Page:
Sunday, September 26, 2021


 By Caroline Clemmons

To quote a famous, fun movie of the past, “Who you gonna call?” Lawmen in the old west included sheriffs, marshals, their deputies, and Federal marshals. Of course, some states also had rangers. Very large cities had policemen, but we’re discussing the frontier. So, to whom would you turn for help?

The Sheriff was chief lawman over a county. His office is at the county seat. Even before states like Wyoming and Montana were admitted to the Union, they were divided into counties—very large counties. In pioneer times, the Sheriff’s office likely would have been attached to the jail, sometimes without even a wall between his desk and the cells. He would have at least one deputy and lead the posse in pursuit of criminals.

Want some fresh air?
Prisoner exercise cages at the 
Palo Pinto County Jail, Palo Pinto, Texas

In towns outside the county seat, a marshal was the chief lawman. The marshal functioned like the sheriff, but for a smaller area. As mentioned above, often the counties were large and the sheriff might be a long ride for help. Sometimes, this meant people virtually had to rely on themselves. That’s a scary thought in an uncivilized area.  

A Federal Marshal usually had a wide territory that might include several states. He would be appointed by a Federal Judge or other high-ranking politician, such as a governor. A man who comes to mind is Bass Reeves, the model for the Lone Ranger. He worked in Indian Territory, but also could follow criminals into bordering states. He was appointed by Judge Parker and reported to him.

Bass Reeves

In general, I suspect most people lived quiet lives and minded their own business unless a neighbor needed help. Doesn’t make a good shoot-‘em-up movie or book, but made for happier living.

In my recent release, THEODOSIA, she and her husband consult the Denison, Texas, marshal. Denison was about ten miles from the Grayson County seat of Sherman, so they relied on the marshal. And Theo had plenty of trouble!

Here’s a bit about the story:

She barely escapes death…

He is angry he has been jilted…

They must defend themselves against mysterious assailants.


Theodosia “Theo” Jordan has lived with the harsh aunt and uncle who are her guardians since her parents’ death eight years ago. In three weeks she will turn twenty-one and inherit the estate now controlled by her uncle. When she overhears her aunt and uncle planning her death, she immediately escapes Atlanta by becoming a proxy bride and heading for a small town in Texas.

Houston Kingsley yearns for a happy family like he had before his wife’s death earlier that year. A fraudulent mail-order bride who jilts him and keeps the money he sent her discourages him. Is he destined to raise his children alone? His brother convinces him to try for a proxy bride.  The process sounds simple enough—if he can scrape up the cash for a second fare and travel expenses.

But unknown forces create danger for Theo and Houston. Can they discover and defeat the guilty to achieve the happy home each desires?

THEODOSIA is a sweet western historical romance set in 1878.

Enjoy an excerpt of when Theo first arrives at her new home:

Shyness struck Theo as her husband led her toward their home’s front porch.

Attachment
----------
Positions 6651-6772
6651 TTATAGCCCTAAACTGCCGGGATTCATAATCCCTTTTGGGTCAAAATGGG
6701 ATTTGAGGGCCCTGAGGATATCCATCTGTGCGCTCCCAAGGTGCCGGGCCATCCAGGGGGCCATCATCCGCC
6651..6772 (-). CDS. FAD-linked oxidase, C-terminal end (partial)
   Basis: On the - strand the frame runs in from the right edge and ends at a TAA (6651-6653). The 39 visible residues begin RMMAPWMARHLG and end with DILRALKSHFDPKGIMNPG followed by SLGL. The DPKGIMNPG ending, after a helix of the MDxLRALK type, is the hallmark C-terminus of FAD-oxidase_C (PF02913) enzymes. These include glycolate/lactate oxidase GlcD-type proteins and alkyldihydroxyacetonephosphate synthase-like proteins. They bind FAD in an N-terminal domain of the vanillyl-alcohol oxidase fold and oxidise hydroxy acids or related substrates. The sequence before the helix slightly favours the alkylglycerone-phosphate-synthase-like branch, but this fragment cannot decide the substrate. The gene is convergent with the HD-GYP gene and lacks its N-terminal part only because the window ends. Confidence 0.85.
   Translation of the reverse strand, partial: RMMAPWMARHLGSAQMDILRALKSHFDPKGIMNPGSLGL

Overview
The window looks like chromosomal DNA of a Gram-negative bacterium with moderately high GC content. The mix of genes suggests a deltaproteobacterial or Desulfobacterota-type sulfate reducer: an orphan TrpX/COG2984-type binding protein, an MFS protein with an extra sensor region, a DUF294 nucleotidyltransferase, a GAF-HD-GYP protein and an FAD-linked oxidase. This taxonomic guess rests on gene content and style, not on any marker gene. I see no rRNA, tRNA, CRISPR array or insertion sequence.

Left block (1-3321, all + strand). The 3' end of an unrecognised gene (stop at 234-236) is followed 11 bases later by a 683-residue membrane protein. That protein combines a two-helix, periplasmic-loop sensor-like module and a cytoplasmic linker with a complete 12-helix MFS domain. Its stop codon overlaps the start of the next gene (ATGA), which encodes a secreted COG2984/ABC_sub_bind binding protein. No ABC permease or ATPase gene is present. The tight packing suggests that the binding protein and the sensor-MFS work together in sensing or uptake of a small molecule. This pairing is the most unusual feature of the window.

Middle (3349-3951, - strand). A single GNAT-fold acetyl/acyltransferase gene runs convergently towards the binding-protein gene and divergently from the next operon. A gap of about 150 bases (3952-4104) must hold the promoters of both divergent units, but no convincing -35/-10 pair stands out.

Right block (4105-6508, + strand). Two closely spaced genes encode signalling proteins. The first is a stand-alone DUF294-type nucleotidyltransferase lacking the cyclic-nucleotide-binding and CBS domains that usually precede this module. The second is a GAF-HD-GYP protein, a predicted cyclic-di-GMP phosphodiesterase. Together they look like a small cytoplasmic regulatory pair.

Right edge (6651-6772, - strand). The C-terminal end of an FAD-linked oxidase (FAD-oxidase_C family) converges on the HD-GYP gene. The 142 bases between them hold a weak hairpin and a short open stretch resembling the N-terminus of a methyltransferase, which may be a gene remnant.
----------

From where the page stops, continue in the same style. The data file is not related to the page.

At the door, he stopped and unlocked it before pocketing his keys. “Always planned to do this. Hope you don’t mind.” He scooped her up and carried her across the threshold.

She couldn’t keep a surprised squeal from escaping, followed by laughter. “I always hoped my husband would do that.” That meant he hadn’t done so with his first marriage. That knowledge created more questions.

Appearing pleased, he gestured around them. “You see the foyer isn’t large, but accommodates a hall tree. They also had a grandfather clock against that wall, but they took it with them. Maybe we can get one someday.”

She removed her hat and added it to the shelf on the hall tree, then hung her coat on a hook. “That sounds nice.” She’d need elbow grease to polish away faint marks of where the clock had stood.

After adding his jacket and hat to the hall tree, he studied her. Slowly, he walked around her as if assessing her appearance. “I never expected a redhead for a wife. A lot of folks think redheads have a bad temper and are bad luck.”

Luckily for him, she realized he was teasing, his blue eyes sparkling with humor and mischief. “I never expected my husband would have a beard. A lot of women don’t like a man with whiskers on his face. Some men grow them to hide a weak chin.”

He grinned and spread his hands. “Hey, I can shave off my beard.”

She shifted her shoulders and sent him a saucy smile. “Hey, I can shave off my hair if the color doesn’t suit you. Would you prefer a bald wife?”

He laughed. “I give up, you win this round. Although, I know many women color their hair. Many even try for the color of yours.”

He gave a mock bow. “By the way, I find your hair a pleasing shade. Let’s continue the tour.” He guided her through the downstairs.

Theo inhaled the aroma drifting from the kitchen. “Mmm, dinner smells good. Bethany was kind to think of providing our meal.”

“She’s a kind woman—unless her temper gets riled. I try never to irritate her, but sometimes I do or say something she considers stupid. She’s not bashful about letting me know.” He let her climb to the second story ahead of him.

I’ll be back next month with a scary true story set in Grayson County. Stay safe and keep reading!


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